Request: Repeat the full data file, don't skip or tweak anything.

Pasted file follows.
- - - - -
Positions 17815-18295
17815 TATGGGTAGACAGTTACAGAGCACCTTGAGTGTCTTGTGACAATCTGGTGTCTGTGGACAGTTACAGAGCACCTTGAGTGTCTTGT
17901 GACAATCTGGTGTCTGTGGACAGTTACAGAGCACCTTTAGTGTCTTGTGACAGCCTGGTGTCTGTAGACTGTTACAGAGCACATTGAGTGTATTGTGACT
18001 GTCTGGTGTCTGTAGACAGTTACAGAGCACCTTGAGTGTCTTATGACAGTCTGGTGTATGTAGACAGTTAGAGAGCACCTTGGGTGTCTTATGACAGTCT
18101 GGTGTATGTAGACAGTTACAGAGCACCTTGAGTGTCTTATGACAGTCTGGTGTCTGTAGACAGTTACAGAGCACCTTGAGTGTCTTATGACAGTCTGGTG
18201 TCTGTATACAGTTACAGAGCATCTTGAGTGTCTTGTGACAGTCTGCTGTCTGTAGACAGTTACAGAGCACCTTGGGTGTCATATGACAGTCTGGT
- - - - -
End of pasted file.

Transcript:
Positions 17815-18295
17815 TATGGGTAGACAGTTACAGAGCACCTTGAGTGTCTTGTGACAATCTGGTGTCTGTGGACAGTTACAGAGCACCTTGAGTGTCTTGT
17901 GACAATCTGGTGTCTGTGGACAGTTACAGAGCACCTTTAGTGTCTTGTGACAGCCTGGTGTCTGTAGACTGTTACAGAGCACATTGAGTGTATTGTGACT
18001 GTCTGGTGTCTGTAGACAGTTACAGAGCACCTTGAGTGTCTTATGACAGTCTGGTGTATGTAGACAGTTAGAGAGCACCTTGGGTGTCTTATGACAGTCT
18101 GGTGTATGTAGACAGTTACAGAGCACCTTGAGTGTCTTATGACAGTCTGGTGTCTGTAGACAGTTACAGAGCACCTTGAGTGTCTTATGACAGTCTGGTG
18201 TCTGTATACAGTTACAGAGCATCTTGAGTGTCTTGTGACAGTCTGCTGTCTGTAGACAGTTACAGAGCACCTTGGGTGTCATATGACAGTCTGGT